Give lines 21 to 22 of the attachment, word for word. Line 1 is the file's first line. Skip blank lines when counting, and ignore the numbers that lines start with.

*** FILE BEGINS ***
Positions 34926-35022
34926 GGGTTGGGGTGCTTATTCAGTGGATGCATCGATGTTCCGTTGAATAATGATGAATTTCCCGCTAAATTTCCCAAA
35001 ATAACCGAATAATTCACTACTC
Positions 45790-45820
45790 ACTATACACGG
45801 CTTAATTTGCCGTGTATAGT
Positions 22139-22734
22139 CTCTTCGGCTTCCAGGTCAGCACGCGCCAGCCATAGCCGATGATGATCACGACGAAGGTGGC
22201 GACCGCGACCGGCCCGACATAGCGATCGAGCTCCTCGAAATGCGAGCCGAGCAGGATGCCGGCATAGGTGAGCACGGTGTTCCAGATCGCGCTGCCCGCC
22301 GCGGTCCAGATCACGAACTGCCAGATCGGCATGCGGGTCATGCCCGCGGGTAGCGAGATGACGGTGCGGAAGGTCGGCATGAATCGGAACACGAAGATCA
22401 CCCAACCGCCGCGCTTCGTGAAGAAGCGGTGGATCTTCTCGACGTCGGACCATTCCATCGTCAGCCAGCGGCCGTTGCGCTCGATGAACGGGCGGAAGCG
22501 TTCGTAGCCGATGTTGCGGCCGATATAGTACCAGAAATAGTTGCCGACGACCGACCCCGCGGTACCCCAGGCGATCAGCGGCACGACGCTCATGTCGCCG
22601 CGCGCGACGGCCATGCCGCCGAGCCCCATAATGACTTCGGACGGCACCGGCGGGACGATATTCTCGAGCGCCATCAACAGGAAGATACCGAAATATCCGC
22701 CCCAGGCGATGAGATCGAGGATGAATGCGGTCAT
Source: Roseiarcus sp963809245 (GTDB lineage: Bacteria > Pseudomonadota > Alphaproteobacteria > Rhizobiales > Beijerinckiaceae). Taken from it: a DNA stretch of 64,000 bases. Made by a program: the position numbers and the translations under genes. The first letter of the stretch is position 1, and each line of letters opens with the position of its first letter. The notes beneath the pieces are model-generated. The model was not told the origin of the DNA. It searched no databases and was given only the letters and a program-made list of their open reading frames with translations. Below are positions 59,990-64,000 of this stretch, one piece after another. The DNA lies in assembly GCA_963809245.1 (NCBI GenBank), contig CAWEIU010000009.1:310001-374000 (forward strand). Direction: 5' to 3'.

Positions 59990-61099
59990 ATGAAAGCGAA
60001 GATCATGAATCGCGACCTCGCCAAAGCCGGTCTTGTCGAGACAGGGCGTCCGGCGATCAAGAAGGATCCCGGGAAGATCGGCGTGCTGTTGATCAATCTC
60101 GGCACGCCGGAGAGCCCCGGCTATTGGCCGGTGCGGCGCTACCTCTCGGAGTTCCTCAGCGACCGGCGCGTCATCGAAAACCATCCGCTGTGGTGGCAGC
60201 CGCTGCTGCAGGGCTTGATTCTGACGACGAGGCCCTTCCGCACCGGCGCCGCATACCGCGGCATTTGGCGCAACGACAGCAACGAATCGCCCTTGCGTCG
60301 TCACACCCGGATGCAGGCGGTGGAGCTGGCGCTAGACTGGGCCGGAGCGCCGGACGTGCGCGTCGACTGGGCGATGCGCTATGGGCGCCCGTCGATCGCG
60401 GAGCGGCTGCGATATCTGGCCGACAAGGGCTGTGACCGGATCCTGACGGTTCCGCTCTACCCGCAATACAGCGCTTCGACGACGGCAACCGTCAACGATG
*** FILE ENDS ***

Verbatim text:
60301 TCACACCCGGATGCAGGCGGTGGAGCTGGCGCTAGACTGGGCCGGAGCGCCGGACGTGCGCGTCGACTGGGCGATGCGCTATGGGCGCCCGTCGATCGCG
60401 GAGCGGCTGCGATATCTGGCCGACAAGGGCTGTGACCGGATCCTGACGGTTCCGCTCTACCCGCAATACAGCGCTTCGACGACGGCAACCGTCAACGATG